Remember the physician-assisted-suicide referendum that came ever so close to passing last year in Massachusetts, failing in a 51-to-49 percent squeaker?
Well, where Massachusetts feared to tread, neighboring Vermont has now trodden, and the state is about to become the fourth to legalize physician-assisted suicide for terminally ill people, after Oregon, Washington and Montana. It is the first to do so through its lawmakers rather than a popular referendum or court.
The “end-of-life choices” bill rode a wild political roller-coaster before it was finally passed this Monday evening, and it’s now on its way to a supportive Gov. Peter Shumlin and expected to be signed soon.
Vermont Public Radio’s John Dillon has covered the bill all along the way, and I asked him for his insights into the political dynamics behind the action. But first, a brief note for us flatlanders: What will our neighbor to the north’s decision mean for us? Will we be able to drive with our doctors up to Brattleboro or Burlington if we’re fatally ill and want help taking control of our final days?
I sent a query to Patient Choices Vermont, the group that spearheaded the state’s “end-of-life choices” bill, and heard back from Jessica Oski of Sirotkin & Necrason, a government relations firm that has represented Patient Choices Vermont for a decade. She writes:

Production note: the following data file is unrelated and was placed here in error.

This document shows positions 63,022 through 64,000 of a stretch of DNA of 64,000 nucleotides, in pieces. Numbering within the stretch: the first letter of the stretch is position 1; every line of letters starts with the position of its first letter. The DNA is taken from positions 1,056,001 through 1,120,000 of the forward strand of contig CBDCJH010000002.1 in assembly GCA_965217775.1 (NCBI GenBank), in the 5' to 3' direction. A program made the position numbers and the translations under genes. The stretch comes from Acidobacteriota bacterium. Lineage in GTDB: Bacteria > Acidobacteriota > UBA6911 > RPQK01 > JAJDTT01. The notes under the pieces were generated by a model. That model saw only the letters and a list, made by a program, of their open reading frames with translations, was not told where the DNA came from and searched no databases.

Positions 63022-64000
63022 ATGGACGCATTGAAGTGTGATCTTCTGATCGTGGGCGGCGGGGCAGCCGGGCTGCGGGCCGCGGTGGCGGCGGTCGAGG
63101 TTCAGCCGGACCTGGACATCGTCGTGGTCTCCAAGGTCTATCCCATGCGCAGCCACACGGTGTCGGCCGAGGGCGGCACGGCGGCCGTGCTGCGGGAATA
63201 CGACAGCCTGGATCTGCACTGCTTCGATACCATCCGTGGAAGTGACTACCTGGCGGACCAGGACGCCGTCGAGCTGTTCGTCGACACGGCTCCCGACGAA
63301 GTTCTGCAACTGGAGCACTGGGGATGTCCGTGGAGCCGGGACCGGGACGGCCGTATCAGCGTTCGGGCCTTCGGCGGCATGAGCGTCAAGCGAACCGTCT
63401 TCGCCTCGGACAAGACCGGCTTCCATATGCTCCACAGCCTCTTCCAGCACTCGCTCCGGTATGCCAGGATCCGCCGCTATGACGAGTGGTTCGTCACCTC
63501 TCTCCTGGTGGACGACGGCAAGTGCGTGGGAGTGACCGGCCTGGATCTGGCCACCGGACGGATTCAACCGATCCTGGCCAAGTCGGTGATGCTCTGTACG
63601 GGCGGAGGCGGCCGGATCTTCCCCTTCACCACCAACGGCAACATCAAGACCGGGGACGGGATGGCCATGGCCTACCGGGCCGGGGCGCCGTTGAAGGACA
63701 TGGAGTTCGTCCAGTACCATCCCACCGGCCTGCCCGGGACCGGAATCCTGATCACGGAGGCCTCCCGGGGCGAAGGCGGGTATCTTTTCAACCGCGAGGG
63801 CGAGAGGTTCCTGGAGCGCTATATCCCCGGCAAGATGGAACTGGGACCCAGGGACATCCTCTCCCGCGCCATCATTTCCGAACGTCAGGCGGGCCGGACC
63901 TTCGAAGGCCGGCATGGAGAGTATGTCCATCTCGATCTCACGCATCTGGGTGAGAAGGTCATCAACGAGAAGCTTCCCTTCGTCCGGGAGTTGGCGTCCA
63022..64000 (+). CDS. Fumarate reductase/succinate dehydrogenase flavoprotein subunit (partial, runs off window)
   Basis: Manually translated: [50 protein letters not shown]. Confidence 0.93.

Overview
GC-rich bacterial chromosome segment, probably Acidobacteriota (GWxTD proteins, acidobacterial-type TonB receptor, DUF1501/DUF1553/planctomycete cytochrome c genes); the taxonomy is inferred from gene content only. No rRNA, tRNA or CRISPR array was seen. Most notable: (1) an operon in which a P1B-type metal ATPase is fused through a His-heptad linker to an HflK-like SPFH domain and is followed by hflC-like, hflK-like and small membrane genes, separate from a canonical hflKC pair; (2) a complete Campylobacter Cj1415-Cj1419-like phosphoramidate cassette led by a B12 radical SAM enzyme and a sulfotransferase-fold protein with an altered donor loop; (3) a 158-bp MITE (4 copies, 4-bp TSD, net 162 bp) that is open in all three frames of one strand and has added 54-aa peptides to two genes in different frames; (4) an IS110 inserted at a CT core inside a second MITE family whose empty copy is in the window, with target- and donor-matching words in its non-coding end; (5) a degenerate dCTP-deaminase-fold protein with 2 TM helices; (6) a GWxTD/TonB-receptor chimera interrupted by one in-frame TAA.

1. To be qualified to use the assistance of the Vermont Patient Choice at End of Life Bill, a person must be “18 years of age or older, a resident of Vermont, and under the care of a physician.” There is no specific guidance under the law as to who qualifies as a Vermont resident.
2. In order for a physician to benefit from the immunity under the law the physician must be “licensed to practice medicine under 26 V.S.A chapter 23 or 33.” In other words, licensed in Vermont.
Now for the politics. The tale I heard from VPR’s John Dillon suggests three possible lessons for the backers of physician-assisted suicide in Massachusetts: Stick with it. Compromise quickly when the right moment strikes. And you may fare better in a legislature than in a popular referendum.
The Vermont House had considered a “death with dignity” bill in 2007, John said, but it didn’t pass. Last year, a similar measure failed to pass in the state Senate. This year was different. Continue reading